The Growing Landscape of Two-dimensional Materials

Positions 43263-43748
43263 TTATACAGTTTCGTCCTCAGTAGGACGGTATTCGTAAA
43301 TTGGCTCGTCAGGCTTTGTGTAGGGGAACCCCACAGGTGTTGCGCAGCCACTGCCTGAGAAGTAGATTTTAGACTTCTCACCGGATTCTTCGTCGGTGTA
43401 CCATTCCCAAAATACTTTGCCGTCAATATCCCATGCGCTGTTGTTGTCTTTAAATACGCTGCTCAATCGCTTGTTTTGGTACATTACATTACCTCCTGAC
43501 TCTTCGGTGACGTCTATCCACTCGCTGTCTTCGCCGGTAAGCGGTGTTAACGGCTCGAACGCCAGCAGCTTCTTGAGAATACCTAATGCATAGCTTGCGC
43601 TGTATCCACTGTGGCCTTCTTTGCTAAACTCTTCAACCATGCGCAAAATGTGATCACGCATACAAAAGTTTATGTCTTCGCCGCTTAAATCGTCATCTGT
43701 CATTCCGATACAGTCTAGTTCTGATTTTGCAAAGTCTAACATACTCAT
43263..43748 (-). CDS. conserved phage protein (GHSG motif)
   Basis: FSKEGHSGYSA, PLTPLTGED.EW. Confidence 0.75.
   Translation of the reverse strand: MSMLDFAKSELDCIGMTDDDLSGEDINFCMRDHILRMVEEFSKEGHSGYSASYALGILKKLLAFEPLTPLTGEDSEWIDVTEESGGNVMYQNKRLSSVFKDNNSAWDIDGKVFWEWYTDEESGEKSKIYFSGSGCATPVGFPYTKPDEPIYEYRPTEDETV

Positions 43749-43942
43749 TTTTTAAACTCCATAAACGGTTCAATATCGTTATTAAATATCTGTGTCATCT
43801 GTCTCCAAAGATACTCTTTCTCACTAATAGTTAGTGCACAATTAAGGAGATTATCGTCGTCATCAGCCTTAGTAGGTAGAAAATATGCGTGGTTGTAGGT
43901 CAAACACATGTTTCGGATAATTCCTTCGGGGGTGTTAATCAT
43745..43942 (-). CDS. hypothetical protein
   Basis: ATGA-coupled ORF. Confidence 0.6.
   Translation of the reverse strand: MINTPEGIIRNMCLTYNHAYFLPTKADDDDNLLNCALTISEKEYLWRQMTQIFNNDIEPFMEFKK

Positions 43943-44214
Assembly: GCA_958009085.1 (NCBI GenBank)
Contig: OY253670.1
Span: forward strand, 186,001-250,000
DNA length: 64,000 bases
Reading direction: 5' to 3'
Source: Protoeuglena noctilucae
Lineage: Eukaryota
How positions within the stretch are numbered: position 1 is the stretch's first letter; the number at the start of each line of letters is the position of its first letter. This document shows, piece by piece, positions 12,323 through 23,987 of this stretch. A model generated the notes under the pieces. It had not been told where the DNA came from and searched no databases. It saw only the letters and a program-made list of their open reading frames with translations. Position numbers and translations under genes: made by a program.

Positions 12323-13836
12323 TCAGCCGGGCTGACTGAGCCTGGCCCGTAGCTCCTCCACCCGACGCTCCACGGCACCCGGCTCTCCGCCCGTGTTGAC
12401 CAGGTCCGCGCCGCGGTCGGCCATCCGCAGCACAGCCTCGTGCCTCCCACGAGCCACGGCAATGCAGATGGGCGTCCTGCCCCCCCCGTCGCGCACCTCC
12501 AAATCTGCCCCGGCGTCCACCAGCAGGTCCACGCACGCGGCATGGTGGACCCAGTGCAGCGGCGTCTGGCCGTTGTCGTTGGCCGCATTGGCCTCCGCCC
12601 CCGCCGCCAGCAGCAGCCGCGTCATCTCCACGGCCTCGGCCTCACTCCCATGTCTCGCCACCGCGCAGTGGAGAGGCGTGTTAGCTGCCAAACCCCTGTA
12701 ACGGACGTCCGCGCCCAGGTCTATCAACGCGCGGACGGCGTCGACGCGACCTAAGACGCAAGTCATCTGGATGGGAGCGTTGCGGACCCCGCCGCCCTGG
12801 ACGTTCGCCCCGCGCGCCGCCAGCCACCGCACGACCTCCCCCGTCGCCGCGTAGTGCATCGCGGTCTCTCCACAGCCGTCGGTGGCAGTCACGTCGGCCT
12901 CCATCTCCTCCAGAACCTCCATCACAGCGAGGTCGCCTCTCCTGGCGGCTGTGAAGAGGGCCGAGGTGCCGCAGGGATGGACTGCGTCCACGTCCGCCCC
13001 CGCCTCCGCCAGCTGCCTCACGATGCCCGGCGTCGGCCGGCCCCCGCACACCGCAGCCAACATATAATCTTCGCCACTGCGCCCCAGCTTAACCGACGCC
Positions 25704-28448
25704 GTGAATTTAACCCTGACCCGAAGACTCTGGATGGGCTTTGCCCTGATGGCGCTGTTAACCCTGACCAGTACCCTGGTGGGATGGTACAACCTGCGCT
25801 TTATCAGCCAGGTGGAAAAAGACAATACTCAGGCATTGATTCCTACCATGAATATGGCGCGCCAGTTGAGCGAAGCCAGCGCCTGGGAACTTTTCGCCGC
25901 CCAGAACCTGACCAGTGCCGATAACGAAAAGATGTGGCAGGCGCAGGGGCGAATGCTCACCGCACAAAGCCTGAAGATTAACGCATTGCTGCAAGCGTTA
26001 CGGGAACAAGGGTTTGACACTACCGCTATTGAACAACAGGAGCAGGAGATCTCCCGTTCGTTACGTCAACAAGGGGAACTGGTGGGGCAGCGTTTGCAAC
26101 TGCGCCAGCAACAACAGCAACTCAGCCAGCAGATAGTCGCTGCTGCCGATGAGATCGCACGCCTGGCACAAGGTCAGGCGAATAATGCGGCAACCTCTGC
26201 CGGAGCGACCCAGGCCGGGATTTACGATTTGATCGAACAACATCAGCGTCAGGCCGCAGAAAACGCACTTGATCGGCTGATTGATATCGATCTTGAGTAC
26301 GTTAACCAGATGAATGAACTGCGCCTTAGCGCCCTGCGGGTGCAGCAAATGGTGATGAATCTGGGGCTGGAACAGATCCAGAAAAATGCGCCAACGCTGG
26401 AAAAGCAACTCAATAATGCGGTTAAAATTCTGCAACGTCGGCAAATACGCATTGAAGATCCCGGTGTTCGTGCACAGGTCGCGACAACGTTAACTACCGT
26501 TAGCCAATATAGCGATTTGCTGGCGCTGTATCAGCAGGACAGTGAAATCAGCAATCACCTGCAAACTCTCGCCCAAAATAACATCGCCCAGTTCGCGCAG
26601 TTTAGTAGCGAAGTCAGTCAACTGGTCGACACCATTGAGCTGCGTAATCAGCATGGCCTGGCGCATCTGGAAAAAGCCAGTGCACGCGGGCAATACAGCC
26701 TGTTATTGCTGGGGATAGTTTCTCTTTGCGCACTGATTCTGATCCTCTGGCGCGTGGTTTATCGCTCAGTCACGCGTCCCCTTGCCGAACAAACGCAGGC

Inspired by the unique optical and electronic properties of graphene, two-dimensional (2D) layered materials—as well as their hybrids—have been intensively investigated in recent years, driven by their potential applications in future electronic devices, nanocomposites, medical devices, photovoltaics, and thermoelectrics. The broad spectrum of atomic-layered crystals includes transition metal dichalcogenides (TMDs), semiconducting dichalcogenides, monoatomic buckled crystals such as black phosphorous (BP or phosphorene), and diatomic hexagonal boron nitride (h-BN). This class of materials can be obtained by exfoliation of bulk materials to small scales, or by epitaxial growth and chemical vapor deposition (CVD) for large areas. These atomically thin, single- or few-layer crystals are featured with strong intralayer covalent bonding and weak interlayer van der Waals bonding, resulting in superior electrical, optical, and mechanical properties.